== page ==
I had to take down a large tree recently which was shading my house. Now I want something to replace it, and also produce edibles while it’s standing there.
Most fruit trees seem a bit on the short side, and even pears may not have the kind of spreading canopy that would really cut down on my AC bills. I’m here for the long haul, so I’m ok with something that’ll take 10 years to really start throwing shade.
Any suggestions? Euro Chestnut?
Mulberry trees sound like one option. Get a non staining variety. The roots are pretty invasive so plant far from house
Well in that case I’m all set. But all the mulberries around here seem to range from medium to medium-small. I’ve trying to cast shade on a 2-story house.
In my climate, my Morus Alba (Pakistan) grew from 4 feet to 10 feet in one season. I see them 30-50 feet tall all the time.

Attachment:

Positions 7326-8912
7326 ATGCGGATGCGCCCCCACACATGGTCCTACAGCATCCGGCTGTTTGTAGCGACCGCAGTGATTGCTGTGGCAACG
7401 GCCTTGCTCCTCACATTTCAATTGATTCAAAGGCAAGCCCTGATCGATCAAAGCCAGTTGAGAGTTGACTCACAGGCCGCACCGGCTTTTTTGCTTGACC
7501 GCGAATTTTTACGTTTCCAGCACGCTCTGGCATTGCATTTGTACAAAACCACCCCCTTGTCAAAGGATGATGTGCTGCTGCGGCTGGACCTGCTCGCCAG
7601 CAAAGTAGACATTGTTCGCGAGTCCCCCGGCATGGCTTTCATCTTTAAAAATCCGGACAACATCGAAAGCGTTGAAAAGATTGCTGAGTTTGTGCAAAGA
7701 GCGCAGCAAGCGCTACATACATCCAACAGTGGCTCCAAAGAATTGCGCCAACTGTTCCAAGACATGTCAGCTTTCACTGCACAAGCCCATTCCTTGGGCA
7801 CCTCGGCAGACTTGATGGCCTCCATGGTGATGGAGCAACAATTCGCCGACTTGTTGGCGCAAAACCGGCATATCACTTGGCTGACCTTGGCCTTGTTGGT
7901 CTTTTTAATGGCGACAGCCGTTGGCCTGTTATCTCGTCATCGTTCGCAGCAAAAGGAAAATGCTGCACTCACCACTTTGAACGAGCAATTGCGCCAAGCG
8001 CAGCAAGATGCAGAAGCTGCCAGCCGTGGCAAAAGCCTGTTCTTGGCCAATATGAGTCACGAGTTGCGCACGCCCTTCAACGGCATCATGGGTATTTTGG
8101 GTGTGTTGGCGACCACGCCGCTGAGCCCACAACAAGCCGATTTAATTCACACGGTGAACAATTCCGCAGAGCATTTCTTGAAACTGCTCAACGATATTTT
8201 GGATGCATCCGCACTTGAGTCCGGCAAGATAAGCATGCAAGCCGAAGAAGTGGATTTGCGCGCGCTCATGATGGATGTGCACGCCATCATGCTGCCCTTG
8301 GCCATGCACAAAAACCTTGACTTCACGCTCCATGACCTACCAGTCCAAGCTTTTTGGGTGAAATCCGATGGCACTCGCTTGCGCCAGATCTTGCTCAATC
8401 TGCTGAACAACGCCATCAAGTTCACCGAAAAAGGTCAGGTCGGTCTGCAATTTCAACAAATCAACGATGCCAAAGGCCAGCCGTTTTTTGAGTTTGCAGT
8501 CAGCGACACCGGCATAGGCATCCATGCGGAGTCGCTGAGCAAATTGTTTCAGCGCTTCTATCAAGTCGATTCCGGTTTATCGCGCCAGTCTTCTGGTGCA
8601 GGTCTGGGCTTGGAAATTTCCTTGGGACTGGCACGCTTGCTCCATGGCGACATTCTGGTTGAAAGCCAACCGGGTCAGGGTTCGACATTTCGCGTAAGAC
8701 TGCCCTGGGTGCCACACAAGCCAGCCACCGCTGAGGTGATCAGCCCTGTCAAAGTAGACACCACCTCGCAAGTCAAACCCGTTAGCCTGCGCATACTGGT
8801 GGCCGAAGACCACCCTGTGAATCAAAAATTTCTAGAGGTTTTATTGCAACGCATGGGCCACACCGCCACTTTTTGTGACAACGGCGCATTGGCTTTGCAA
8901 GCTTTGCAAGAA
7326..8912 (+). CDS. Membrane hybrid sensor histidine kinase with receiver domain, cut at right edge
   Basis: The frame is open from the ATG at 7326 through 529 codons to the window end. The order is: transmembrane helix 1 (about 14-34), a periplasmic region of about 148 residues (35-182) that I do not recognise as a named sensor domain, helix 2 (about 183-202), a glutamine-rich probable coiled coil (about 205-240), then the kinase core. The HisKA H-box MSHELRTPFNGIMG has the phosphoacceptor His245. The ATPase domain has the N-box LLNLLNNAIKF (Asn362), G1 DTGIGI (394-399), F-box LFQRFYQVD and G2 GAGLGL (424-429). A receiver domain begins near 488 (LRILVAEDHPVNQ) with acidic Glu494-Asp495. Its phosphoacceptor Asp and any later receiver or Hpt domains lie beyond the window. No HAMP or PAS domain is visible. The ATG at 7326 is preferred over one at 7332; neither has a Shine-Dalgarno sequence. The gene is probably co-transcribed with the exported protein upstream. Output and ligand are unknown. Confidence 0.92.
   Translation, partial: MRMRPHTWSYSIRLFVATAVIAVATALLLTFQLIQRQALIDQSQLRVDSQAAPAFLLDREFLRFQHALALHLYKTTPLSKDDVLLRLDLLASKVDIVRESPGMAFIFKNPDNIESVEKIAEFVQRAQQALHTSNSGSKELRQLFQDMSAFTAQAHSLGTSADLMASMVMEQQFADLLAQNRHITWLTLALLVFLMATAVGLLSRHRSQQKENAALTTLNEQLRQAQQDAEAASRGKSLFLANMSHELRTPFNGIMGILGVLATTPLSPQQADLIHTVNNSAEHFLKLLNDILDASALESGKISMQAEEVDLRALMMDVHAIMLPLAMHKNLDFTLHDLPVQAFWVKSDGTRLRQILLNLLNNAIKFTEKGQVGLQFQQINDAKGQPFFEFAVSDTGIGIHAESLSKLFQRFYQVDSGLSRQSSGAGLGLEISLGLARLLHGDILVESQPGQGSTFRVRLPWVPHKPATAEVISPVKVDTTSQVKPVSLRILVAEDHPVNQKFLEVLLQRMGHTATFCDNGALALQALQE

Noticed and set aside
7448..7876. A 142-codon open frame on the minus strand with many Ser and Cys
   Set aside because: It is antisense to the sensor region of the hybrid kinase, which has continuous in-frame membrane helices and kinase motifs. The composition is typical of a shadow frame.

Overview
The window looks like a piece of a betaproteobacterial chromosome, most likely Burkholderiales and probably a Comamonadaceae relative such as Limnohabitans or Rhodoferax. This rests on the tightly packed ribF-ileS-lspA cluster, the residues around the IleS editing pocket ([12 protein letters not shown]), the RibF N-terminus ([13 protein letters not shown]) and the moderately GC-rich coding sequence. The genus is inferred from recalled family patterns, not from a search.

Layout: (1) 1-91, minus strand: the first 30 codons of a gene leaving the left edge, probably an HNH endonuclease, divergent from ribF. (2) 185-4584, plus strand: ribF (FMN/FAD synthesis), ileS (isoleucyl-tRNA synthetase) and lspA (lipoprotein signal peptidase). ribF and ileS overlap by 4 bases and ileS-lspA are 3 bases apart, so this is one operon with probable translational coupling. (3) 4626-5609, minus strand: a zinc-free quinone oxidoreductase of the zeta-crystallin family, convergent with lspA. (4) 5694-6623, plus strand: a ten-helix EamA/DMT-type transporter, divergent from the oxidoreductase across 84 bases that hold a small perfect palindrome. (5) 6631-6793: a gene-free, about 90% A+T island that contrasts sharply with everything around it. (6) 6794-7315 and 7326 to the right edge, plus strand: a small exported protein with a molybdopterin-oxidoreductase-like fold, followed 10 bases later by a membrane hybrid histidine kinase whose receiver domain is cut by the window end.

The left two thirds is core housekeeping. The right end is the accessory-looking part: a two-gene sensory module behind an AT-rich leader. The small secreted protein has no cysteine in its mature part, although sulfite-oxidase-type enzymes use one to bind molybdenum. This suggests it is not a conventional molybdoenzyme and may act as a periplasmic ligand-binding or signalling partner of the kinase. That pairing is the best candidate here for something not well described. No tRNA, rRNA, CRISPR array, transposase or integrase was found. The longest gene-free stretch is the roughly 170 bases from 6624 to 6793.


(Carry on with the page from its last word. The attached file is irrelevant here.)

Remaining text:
Nut trees. A walnut of some sort or you could gamble on a northern pecan.
What makes pecan a gamble? Is 6b borderline hardiness for it?
It may not be, at least for some varieties. I will leave it to those more expert on pecans to advise what will or won’t do well there. I just wanted to be sure that you you knew that not all pecans can do well as far north as PA.
not a fruit tree but hybrid poplars can grow 8-10ft. a year. probably one of the fasting growing trees I’ve ever seen! they have big leaves that cast a lot of shade. northern red oak is fast growing also. not as fast as the polar but longer lived. montmormency cherry is a fast growing large fruit tree but i don’t know it will get big enough.
Plenty of pecans that will thrive in PA…but you’ll need at least two with compatible pollen shed/nutlet receptivity patterns in order to get consistently good nut crops